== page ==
A greeter walks to cars and escorts patients to the entrance, using an open umbrella to shield them.
About a year ago, the clinic installed security cameras on the perimeter.
Many patients complain, and the organization logs the complaints, Frizzell said.
"We regularly get complaints about verbal harassment, intimidation," Frizzell said. "The protesters get right in their face, their space. Most (patients) have written material pushed on them. It's an extremely disruptive, often upsetting experience for the patient."
She said patients who arrive by foot or public transportation have to walk past the protesters. And she questioned whether they might have been on their best behavior during my visit last week. Last October, she said, protesters followed home a worker and confronted her. The next day she quit.
Frizzell said Vermont and Massachusetts laws establish buffer zones around abortion clinics. "The time has come for us to begin having a conversation, either with state legislators or the city officials in Manchester," about such a zone, she said.
Frizzell also said that the protesters are wrong when they suspect that everyone coming into the clinic on Thursday is there for an abortion; some are making appointments or picking up birth control. But she wouldn't detail when abortions take place.
By 10:30 a.m., two of the original three picketers have left, but about eight others have arrived. One Bedford woman fingers a rosary as large as a lasso.
One woman builds up a snow bank and crowns it with a stuffed Teddy Bear and a toy dump truck. A man with an NRA stocking cap carries a sign that reads "Blessed Mother Stop Planned Parenthood." Most walk and mouth the rosary. I get the notion that the volume of prayer here rivals that said by my mother while raising three reckless teenagers in the '70s.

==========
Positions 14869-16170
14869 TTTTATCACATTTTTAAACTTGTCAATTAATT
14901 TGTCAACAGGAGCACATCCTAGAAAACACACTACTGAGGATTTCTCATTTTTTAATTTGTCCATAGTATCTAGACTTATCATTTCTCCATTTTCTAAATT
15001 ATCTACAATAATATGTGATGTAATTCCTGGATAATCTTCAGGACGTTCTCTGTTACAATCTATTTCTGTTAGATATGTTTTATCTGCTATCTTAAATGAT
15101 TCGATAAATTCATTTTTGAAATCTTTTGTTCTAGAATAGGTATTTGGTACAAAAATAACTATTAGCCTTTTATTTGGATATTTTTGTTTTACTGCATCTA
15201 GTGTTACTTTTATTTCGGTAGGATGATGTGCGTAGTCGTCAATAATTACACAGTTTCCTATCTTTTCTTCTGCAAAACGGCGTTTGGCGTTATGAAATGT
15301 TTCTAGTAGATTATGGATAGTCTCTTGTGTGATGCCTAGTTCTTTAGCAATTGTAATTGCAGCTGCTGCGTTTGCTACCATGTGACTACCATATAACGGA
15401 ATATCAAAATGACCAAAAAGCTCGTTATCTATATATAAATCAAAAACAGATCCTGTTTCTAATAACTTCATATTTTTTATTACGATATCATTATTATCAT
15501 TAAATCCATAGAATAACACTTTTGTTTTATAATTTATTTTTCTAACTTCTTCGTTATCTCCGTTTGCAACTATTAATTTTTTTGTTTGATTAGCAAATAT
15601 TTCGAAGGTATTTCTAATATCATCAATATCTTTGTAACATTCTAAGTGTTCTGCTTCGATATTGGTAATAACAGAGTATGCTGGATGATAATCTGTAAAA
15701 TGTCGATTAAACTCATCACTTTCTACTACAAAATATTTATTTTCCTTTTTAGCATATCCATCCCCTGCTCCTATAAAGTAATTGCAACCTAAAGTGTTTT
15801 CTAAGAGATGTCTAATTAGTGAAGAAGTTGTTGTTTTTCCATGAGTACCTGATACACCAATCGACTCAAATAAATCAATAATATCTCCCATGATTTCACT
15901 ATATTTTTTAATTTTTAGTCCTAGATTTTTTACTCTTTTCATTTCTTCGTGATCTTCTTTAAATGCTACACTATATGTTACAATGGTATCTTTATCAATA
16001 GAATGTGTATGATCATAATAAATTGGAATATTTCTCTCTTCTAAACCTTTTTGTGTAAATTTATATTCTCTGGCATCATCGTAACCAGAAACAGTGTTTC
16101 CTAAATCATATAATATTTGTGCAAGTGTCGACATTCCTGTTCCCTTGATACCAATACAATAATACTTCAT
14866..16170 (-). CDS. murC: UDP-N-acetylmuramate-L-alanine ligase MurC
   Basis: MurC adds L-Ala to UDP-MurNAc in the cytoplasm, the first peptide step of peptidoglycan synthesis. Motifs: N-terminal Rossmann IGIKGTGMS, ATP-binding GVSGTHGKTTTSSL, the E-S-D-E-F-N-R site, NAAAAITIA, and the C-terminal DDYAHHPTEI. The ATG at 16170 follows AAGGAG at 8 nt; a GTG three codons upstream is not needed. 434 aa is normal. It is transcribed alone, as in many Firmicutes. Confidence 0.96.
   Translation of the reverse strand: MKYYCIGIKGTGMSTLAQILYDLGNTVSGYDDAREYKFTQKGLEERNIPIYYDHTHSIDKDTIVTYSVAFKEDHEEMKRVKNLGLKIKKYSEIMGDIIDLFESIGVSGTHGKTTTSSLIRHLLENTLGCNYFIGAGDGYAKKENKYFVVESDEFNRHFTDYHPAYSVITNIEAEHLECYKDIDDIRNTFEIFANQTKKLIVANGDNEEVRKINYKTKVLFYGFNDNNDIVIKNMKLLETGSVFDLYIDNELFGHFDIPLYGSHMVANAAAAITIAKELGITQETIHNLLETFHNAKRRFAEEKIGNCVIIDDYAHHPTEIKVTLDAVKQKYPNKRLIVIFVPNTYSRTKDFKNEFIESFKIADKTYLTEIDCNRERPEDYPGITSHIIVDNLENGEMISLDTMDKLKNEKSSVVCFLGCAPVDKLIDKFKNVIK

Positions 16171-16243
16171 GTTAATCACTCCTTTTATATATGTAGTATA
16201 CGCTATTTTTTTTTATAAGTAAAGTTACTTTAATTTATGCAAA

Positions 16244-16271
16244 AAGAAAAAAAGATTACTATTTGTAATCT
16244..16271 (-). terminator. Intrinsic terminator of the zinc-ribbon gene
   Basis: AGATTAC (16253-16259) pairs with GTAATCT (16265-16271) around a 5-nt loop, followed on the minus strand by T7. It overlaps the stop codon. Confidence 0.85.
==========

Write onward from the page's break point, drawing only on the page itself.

Kelley is also president of Pray for Life Center, a nonprofit organization that rents an apartment across Pennacook Street from the clinic. Protesters use it to warm up and get a cup of coffee. Rooms are filled with statues, photographs of past protests and pro-life pamphlets.
On the line, the protesters chat with the security guard, who politely tells them when they step over the property line.
Kelley said Planned Parenthood stopped paying the $55-hourly rates for police details recently and opted for $9-an-hour unarmed security guards.
One policeman got an earful from his wife when he called her to say where he was working, Kelley said.
A Muslim security guard and Hispanic interpreter have vowed they will never return after learning it is an abortion clinic, Kelley said.
Patients, on the other hand, generally have made up their minds. One once approached Kelley; she was $35 short for an abortion and tried to hit her up for the rest.
While they have seen some change their minds, it doesn't even happen once a month, Kelley said. And sometimes they won't even know.
But on Dec. 27, as Kelley was shoveling snow away from her car tires, a woman approached her and said she didn't go through with it.
"You see a few saves," she said, "a smile, a relief on their faces."